Note that there's only one URL and it receives all post-receive POSTs for all your repositories. The server side of this URL is smart enough to figure out which projects need to be triggered, based on the submission.
This plugin requires that you have an HTTP URL reachable from GitHub, which means it's reachable from the whole internet. So it is implemented carefully with the possible malicious fake post-receive POSTS in mind. To cope with this, upon receiving a POST, Jenkins will talk to GitHub to ensure the push was actually made.
Jenkins inside a firewall
In case your Jenkins run inside the firewall and not directly reachable from the internet, this plugin lets you specify an arbitrary endpoint URL as an override in the automatic mode. The plugin will assume that you've set up reverse proxy or some other means so that the POST from GitHub will be routed to the Jenkins.
If you set this up but build aren't triggered, check the following things:
- Click the "admin" button on the GitHub repository in question and make sure post-receive hooks are there.
- If it's not there, make sure you have proper credential set in the Jenkins system config page.
- Also, enable logging for the class names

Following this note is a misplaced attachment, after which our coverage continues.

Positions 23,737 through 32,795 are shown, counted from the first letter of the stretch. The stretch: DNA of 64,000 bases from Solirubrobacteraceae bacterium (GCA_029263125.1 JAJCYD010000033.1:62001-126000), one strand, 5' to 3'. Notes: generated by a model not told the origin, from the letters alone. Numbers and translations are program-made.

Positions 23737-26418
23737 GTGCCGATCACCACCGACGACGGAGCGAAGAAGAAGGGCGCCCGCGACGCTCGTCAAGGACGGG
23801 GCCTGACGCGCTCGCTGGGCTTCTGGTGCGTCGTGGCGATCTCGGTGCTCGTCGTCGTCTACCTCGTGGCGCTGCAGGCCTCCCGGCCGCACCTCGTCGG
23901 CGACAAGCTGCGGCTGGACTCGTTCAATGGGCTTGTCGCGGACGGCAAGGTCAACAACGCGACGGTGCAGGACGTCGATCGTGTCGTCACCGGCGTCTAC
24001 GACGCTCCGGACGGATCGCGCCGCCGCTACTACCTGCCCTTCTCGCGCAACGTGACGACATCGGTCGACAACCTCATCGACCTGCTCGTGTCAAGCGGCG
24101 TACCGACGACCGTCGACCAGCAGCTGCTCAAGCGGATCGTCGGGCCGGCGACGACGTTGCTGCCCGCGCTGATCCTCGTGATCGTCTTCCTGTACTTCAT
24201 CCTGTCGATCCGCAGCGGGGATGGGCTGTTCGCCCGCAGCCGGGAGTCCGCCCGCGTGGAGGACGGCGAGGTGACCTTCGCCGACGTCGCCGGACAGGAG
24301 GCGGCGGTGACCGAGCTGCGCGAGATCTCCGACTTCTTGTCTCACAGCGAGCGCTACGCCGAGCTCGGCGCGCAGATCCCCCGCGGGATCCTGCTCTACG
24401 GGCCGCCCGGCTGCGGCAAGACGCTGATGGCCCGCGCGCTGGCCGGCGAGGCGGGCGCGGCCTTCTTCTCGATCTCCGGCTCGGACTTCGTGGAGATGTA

and you'll see the log of Jenkins trying to install a post-receive hook.
- Click "Test hook" button from the GitHub UI and see if Jenkins receive a payload.
Using cache to GitHub requests
Each GitHub Server Config creates own GitHub client to interact with api. By default it uses cache (with 20MB limit) to speedup process of fetching data and reduce rate-limit consuming. You can change cache limit value in "Advanced" section of this config item. If you set 0, then this feature will be disabled for this (and only this) config.
- This plugin now serves only hooks from github as main feature. Then it starts using git-plugin to fetch sources.
- It works both public and Enterprise GitHub
- Plugin have some limitations
Possible Issues between Jenkins and GitHub
- In windows, Jenkins will use the the SSH key of the user it is running as, which is located in the %USERPROFILE%\.ssh folder ( on XP, that would be C:\Documents and Settings\USERNAME\.ssh, and on 7 it would be C:\Users\USERNAME\.ssh). Therefore, you need to force Jenkins to run as the user that has the SSH key configured. To do that, right click on My Computer, and hit "Manage". Click on "Services". Go to Jenkins, right click, and select "Properties". Under the "Log On" tab, choose the user Jenkins will run as, and put in the username and password (it requires one). Then restart the Jenkins service by right clicking on Jenkins (in the services window), and hit "Restart".
- Jenkins does not support passphrases for SSH keys. Therefore, if you set one while running the initial Github configuration, rerun it and don't set one.
Setting commit status
This code will set commit status for custom repo with configured context and message (you can also define same way backref)
More complex examle (can be used with multiply scm sources in pipeline)